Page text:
EPSRC Gives Research Grant For Blue Emitting LEEC and OLEDs

Dr E Zysman-Colman
of the University of St Andrews has been awarded a grant of GBP 348,060 from the Engineering and Physical Sciences Research Council (EPSRC) to investigate how to produce higher performance deep blue emitting OLEDs. EPSRC is the main UK government agency for funding research and training in engineering and the physical sciences, investing more than £800 million a year in a broad range of subjects – from mathematics to materials science, and from information technology to structural engineering. An excerpt from the grant application follows;

Whereas inorganic LED and organic or polymer OLED lighting is now the state of the art in artificial lighting, their high cost and small active surface area are still barriers to wide adoption. In fact, for large surface area outdoor lighting applications, low-pressure sodium lamps are still the technology of first choice. Within this context, there is an urgent need to find alternative artificial lighting technologies that are of lower production cost, more energy efficient, colour tunable and can be used in environments not currently accessible to current LED and OLED technologies. It is implicit that in a similar manner to OLEDs, such a new lighting technology would have applications in visual displays, telecommunication and sensors.

Organometallic complexes capable of harnessing light and/or electrical current and transforming such energy into useful work are at the heart of many important applications. An application that is of particular interest to my research group is energy-efficient visual displays and flat panel lighting based on either a phosphorescent light-emitting electrochemical cell (LEEC) architecture or an OLED architecture. Currently, most ionic transition metal complex-based (iTMC) LEECs rely on the use of a charged iridium(III) complex as the luminophoric material. These complexes can be readily solution processed. Iridium complexes phosphoresce and thus the maximum photoluminescence quantum efficiency (PLQY) theoretically attainable is unity. The external quantum efficiency (EQE) of a LEEC device has been found to scale proportionately to the solid-state PLQY and as such bright devices are possible. Despite the advantages listed above, LEECs incorporating iTMCs have several weaknesses: (i) low EQE; (ii) limited stability of the device and (iv) colour quality, particularly with reference to blue light emission.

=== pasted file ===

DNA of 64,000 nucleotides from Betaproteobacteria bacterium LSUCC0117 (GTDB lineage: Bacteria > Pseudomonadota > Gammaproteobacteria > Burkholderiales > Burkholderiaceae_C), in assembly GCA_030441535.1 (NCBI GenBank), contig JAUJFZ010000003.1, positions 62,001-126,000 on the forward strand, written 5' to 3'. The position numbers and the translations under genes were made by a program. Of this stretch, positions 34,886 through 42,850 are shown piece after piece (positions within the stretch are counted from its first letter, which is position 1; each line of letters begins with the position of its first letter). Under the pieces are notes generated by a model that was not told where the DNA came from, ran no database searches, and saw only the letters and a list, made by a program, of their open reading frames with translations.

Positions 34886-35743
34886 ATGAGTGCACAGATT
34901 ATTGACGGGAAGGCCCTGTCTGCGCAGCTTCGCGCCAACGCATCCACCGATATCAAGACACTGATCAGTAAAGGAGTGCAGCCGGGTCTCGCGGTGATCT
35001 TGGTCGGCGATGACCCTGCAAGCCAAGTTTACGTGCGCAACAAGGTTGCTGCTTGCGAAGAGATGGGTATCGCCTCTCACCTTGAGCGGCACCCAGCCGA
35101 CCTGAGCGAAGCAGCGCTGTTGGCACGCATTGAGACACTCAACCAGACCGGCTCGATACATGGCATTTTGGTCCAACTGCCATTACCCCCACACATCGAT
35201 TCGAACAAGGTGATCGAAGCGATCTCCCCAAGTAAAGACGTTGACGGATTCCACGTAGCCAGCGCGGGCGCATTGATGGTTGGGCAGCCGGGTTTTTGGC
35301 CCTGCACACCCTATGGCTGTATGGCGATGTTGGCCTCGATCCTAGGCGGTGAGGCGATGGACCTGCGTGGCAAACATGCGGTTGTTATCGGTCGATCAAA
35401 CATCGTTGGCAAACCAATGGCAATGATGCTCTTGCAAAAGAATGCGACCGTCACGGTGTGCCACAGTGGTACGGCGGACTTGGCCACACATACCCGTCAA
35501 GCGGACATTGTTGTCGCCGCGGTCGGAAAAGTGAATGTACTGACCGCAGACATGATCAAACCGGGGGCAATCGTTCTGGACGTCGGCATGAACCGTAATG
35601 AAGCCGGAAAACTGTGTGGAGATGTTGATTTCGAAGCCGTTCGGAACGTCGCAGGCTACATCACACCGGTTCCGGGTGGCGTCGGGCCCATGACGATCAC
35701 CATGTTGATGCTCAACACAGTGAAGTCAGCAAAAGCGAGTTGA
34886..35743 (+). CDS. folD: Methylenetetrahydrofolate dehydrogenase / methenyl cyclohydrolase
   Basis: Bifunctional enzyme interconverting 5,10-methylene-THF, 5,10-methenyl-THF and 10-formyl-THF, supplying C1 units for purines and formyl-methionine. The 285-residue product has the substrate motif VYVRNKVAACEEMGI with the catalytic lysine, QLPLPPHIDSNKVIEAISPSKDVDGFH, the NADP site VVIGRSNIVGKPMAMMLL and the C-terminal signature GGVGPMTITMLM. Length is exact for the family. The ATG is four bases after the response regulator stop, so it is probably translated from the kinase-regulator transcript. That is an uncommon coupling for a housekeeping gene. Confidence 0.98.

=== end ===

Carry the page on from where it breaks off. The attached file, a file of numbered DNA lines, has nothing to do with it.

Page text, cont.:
This grant proposal targets the development blue-emitting iridium(III) cationic complexes that will act as a luminophoric material in both LEEC and OLED devices. The two main goals are: 1. to obtain a LEEC that emits brightly in the blue region of the spectrum and that is stable over thousands of hours and that can quickly illuminate upon the application of an external voltage; to produce higher performance deep blue emitting OLEDs.

04 Nov